Generally, a hearing officer may admit any testimony and evidence that he or she feels is pertinent to the case. Most will allow testimony like this without corroborating documents. An appeal to this denial would have to allege that the hearing officer abused his or her discretion in allowing this testimony or in relying on it for the denial, and this is difficult to win. You need to get an attorney to advise you about the process and standards of appeal in MO.
At the hearing when the evidence was introduced, did you deny it? Did you ask how the employer "knew" you had done that? If the employer relied on someone else's knowledge that would be hearsay. Check with a MO lawyer on the standards for an unemployment appeal. You may be able to argue that it was error to base the decision on unsupported evidence if the employer did not claim he had personal knowledge.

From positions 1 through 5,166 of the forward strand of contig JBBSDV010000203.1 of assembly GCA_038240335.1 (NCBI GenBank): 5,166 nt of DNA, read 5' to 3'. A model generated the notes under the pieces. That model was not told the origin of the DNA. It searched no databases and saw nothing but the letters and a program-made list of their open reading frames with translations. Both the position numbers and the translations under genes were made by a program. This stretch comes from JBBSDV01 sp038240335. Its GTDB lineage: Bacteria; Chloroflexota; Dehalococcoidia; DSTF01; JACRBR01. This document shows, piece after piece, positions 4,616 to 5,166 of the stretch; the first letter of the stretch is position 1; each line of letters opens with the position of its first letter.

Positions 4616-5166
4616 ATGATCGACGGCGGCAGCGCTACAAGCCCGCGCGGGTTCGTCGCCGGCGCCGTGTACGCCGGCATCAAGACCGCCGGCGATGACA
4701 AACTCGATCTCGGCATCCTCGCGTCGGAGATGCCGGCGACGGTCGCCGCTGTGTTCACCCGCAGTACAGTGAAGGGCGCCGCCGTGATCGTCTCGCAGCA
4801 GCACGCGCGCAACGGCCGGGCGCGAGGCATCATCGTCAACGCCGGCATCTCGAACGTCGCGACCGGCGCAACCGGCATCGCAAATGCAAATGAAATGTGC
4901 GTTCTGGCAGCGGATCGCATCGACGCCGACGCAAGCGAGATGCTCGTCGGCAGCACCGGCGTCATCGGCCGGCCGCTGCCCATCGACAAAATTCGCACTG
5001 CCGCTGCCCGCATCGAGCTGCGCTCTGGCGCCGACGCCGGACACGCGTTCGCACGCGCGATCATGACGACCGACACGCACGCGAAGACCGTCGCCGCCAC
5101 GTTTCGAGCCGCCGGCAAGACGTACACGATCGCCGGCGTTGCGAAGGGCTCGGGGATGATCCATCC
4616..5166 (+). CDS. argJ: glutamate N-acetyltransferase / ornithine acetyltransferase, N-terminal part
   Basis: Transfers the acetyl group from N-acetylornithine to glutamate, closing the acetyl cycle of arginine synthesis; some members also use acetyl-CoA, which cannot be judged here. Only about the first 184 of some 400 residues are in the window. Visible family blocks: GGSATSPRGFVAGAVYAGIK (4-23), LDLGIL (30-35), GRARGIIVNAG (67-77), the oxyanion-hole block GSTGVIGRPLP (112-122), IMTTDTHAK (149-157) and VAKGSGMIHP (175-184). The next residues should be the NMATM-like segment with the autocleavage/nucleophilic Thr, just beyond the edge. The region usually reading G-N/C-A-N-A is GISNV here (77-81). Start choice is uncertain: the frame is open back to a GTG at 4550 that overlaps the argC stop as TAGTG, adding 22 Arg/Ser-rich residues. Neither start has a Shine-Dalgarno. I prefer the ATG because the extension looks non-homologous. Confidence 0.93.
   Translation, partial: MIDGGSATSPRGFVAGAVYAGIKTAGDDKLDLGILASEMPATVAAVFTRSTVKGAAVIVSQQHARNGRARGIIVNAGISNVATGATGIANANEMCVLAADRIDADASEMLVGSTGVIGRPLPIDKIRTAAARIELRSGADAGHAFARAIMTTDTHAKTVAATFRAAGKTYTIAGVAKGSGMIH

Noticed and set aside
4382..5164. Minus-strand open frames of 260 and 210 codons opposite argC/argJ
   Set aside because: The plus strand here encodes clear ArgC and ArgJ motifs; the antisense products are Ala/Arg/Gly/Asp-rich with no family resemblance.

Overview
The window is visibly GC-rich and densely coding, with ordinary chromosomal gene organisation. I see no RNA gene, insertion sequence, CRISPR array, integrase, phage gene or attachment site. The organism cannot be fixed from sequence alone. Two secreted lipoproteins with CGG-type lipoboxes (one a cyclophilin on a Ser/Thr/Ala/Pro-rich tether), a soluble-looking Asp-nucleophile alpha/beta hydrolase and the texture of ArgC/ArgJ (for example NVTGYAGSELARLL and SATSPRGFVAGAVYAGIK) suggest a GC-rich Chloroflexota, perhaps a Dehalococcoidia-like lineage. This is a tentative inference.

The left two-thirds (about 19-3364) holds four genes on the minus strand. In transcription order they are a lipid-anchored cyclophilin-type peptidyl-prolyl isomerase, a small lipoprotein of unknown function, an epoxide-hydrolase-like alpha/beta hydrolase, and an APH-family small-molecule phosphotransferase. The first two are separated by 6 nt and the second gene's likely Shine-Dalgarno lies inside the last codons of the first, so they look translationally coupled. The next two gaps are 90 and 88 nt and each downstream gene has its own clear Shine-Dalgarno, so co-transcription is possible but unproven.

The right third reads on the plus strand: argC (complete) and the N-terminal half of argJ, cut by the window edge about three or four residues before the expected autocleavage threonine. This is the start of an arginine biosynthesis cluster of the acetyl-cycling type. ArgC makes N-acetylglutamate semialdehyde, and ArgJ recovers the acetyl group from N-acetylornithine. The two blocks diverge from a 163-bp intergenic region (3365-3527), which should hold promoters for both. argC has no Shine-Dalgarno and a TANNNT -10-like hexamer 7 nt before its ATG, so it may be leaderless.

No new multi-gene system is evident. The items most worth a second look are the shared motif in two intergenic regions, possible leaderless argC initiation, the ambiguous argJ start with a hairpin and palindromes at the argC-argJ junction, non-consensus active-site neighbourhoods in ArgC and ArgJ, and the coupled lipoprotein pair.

This answer does not create an attorney-client relationship. It is advisable to consult with an attorney with full disclosure of relevant facts for a comprehensive leagl opinion.